March 26, 2021

Mexico Makes Changes to Its Federal Judiciary

By Jorge Sánchez Cubillo and Eduardo Parroquín

A Decree published in the Official Journal of the Federation on March 11, 2021 amends and adds several provisions to the Mexican Constitution regarding the structure, functions and organization of the Mexican Federal Judiciary, as well as to the rules for handling certain constitutional cases. Such amendments were proposed by the Chief Justice of the National Supreme Court of Justice (“SCJN”) and presented to Congress by the Mexican President. The following are the most relevant amendments:

1.         Collegiate Courts of Appeal to Replace the Unitary Circuit Courts. Under the new system, federal appellate courts (tribunales unitarios de circuito) will go from one presiding Magistrate to three Magistrates, each retaining their existing constitutional authority.

2.         Regional Board Courts to Replace Circuit Board Courts. This change means that the Regional Board Courts replacing the Circuit Board Courts will have the express power to rule on any Contradictory Opinion of the Circuit Courts located within their respective regional jurisdiction. This is designed to establish mandatory precedents that will apply to future cases. Further, the Decree expands the territorial jurisdiction of such Courts. The amendment provides for the elimination of Circuit Board Courts; however, it does not identify which Collegiate Courts will comprise the respective Regional Board Courts.

By expanding the subject matter jurisdiction of the Regional Board Courts, the intent is that the SCJN will continue to have jurisdiction to rule on cases of high importance and national impact, avoiding the need for Mexico’s highest court to hear merely procedural cases.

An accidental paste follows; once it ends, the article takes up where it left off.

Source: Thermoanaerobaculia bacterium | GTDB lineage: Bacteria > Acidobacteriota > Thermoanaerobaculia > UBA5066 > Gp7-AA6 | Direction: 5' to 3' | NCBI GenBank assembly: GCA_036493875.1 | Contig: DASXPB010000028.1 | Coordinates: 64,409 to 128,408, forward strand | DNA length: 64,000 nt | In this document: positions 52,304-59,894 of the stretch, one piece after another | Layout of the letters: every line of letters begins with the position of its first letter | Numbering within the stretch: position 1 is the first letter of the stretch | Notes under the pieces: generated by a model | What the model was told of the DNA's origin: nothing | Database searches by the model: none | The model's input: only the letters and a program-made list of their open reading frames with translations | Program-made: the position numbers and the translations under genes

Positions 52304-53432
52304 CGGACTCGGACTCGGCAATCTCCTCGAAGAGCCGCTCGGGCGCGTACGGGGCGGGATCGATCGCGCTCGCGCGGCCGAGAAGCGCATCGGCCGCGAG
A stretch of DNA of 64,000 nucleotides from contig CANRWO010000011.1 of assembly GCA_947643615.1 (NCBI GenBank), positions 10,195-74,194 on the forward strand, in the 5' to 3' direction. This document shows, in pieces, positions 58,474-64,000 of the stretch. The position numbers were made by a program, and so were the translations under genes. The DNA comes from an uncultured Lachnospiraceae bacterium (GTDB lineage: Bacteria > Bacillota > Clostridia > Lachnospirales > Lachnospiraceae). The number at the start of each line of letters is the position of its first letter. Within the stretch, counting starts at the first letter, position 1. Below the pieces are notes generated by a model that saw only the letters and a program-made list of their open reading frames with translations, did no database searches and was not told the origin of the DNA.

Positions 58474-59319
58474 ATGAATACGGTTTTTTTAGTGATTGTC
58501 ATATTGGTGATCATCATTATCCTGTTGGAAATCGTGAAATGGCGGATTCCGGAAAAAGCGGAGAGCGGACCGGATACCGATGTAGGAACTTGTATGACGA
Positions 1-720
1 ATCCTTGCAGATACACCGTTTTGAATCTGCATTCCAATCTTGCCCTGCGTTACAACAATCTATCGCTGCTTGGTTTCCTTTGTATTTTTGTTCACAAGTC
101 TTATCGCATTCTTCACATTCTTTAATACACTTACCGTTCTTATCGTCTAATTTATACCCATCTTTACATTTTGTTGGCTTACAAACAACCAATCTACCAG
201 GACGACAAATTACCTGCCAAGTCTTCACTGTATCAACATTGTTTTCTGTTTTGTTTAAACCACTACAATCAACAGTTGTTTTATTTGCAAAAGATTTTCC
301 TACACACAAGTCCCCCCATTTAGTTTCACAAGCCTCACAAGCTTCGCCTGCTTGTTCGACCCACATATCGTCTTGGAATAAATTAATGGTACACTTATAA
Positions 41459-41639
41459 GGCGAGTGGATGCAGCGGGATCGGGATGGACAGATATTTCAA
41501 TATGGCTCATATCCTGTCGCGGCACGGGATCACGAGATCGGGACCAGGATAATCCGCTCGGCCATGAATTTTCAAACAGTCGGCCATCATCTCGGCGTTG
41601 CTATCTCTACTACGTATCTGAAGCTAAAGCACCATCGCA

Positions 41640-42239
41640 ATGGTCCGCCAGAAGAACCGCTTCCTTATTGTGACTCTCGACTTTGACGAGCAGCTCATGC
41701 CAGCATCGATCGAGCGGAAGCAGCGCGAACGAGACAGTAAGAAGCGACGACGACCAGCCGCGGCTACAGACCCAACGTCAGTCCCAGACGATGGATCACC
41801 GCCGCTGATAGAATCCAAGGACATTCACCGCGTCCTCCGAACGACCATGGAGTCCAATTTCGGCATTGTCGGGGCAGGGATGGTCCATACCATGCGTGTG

3.         Precedents from the SCJN. The jurisprudence system of prior case authority is amended to provide that all decisions of the SCJN will be deemed relevant, authoritative and binding for all jurisdictional territories in Mexico.  This eliminates the prior requirement of confirmation by five decisions ruling the same way. Going forward, SCJN rulings will be binding if at least eight justices vote in favor in the Full Court and four favorable votes in each Court Board.

The system for evaluating case law precedents through reiteration remains unchanged for Collegiate Circuit Courts.

4.         Appointment of Judicial Bodies to Rule on Cases Involving Serious Human Rights Violations. The Federal Judicial Council is empowered to appoint one or more judicial bodies to hear cases involving serious human rights violations or those with an especially important social impact.

The amendment does not imply the formation of special courts to hear these cases, only that the cases will be heard by existing judicial bodies. In other words, such cases may be concentrated in one or more judicial bodies already in existence and in accordance with judicial rules expressly set forth for such purpose.

5.         General Declaration of Unconstitutionality. Article 107 of the Mexican Constitution is amended to provide that once a law is declared unconstitutional, the issuing authority is notified and the judicial decision is to be enforced as of the first judicial decision declaring such general law unconstitutional, instead of having to wait until such criteria is confirmed in several subsequent cases. 

6.         Review Appeals of Direct Amparos. Article 107 of the Mexican Constitution is amended to confer greater power to the SCJN to hear Appeals of Direct Amparos, specifically for cases that, in its discretion, involve issues that are of exceptional relevance in constitutional or human rights matters.

As a result of these new amendments, two new federal laws are expected to be enacted within the 180-day period following the publication of the Decree. Furthermore, changes to the Organic Law for Judicial Authority, Judicial Career Law and also, amendments to the following five different laws can be expected: Amparo Law; Regulations Law of sections I and II of Article 105 of the Mexican Constitution; Federal Public Defender Law; Federal Code of Civil Procedure, and Federal Public Servants Law, Regulatory of part B of Article 123 of the Mexican Constitution.